What is the Highest Credit Score You Can Have?


A consumer’s FICO (Fair Issac Corporation) score can range between 300 and 850, with the average consumer scoring in the 600s. Equifax, Experian and TransUnion are the three major credit bureaus that calculate scores and provide them to lenders, and each of these companies calculate scores in a slightly different manner. However, receiving a score from a single company can provide consumers with a good picture of their credit health and history. By federal law, consumers are entitled to one free credit report from each company per year, which allows a total of three free credit reports per consumer. For those looking to build or rebuild their credit, receiving a credit report every four months is vital to that goal.

Scores vary between credit bureaus because each agency may have slightly different information on the consumer. Lenders offering a credit card or auto loan will most likely make a decision on extending credit based on a single agency’s score, while lenders offering more extensive lines of credit, such as a mortgage, will look at all three of the agency’s scores.

In order to determine a credit scores, companies look at five different things and calculate them at certain percentages to come up with a score. Thirty five percent of a credit score is based on how well the person pays bills on time. Thirty percent of a credit score looks at how much available credit a person has and how much of it they have used. For example, if a consumer has a total credit limit of $5,000 and has utilized only $500 of their credit limit that is considered a good debt load. Financial advisors recommended that consumers never use more than 50% of their credit limit, as this can lower their FICO score. Fifteen percent of a credit score is based on the amount of time a consumer has had credit available to them, or the length of their credit history. If two people have a good history of paying on a credit card, the person who has had the card longer will have a slightly higher score. The final twenty percent of a credit score is based on requests for new accounts, recent applications for financing and the mix of types of credit available to the consumer. Together, all of these aspects determine one’s credit score.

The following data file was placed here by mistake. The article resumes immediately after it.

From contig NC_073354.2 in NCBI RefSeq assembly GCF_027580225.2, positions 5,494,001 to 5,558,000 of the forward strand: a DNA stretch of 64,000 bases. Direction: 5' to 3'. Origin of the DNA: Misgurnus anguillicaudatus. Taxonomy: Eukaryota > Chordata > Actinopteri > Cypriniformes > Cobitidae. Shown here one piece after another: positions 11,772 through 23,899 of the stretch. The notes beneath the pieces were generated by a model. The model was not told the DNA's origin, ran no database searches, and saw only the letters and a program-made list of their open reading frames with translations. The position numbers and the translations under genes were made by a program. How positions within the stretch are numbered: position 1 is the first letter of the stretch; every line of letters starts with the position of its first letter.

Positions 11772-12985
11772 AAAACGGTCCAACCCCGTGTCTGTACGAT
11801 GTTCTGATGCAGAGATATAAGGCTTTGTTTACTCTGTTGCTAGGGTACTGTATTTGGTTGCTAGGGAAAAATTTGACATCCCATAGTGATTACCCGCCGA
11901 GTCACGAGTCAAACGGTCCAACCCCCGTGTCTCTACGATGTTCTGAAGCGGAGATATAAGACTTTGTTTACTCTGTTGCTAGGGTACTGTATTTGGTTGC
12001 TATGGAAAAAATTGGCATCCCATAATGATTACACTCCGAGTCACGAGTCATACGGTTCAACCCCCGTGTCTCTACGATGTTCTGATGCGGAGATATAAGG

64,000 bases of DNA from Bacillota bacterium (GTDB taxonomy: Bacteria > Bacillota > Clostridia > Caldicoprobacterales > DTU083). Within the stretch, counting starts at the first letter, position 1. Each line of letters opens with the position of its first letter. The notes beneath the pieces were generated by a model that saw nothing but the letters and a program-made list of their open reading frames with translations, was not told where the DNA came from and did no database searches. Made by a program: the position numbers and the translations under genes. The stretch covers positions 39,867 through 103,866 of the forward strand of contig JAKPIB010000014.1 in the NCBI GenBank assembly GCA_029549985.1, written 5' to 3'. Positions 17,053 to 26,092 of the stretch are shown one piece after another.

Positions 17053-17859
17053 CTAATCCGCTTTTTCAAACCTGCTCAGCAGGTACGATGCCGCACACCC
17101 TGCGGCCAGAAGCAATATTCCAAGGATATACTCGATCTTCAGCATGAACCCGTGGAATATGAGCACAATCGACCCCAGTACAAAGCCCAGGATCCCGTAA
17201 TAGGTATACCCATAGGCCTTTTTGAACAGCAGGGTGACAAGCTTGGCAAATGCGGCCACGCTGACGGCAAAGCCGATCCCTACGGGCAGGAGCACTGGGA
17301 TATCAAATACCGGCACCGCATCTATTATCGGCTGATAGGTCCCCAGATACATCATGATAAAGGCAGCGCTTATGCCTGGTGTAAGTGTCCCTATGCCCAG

The first step to improving a credit score is to pay down revolving debt, such as credit cards or lines of credit. As long as the consumer does not close the account after paying off the debt, this can dramatically improve the percentage of credit available verses credit used, which as previously stated, accounts for 30% of one’s score. When working to improve a credit score, consumers often make the mistake of forgoing credit all together after paying off their debt. As 45% of a credit score is based on how well one pays their bills and how long they have had their credit, without using credit there is no way to improve those numbers. However, using credit does not need to equal paying interest or finance charges. Every credit card and many lines of credit have grace periods in which a consumer can pay within a certain timeframe without also paying interest. Doing this will not only improve the credit score, but also not cost the usual extra money associated with utilizing credit.

The most important part of working towards the perfect credit score of 850 is to have a workable debt management plan and to stick to it, pay bills on time every time and only take on new debt if absolutely necessary. Rebuilding a credit score can take many years, but the accomplishment of doing so is not only emotionally satisfying, but financially responsible as well.

This post was written by

jason – who has written posts on Budget Clowns.
Father of three and married to a lovely women. Always looking for ways to save money, and invest it properly for my children's future.

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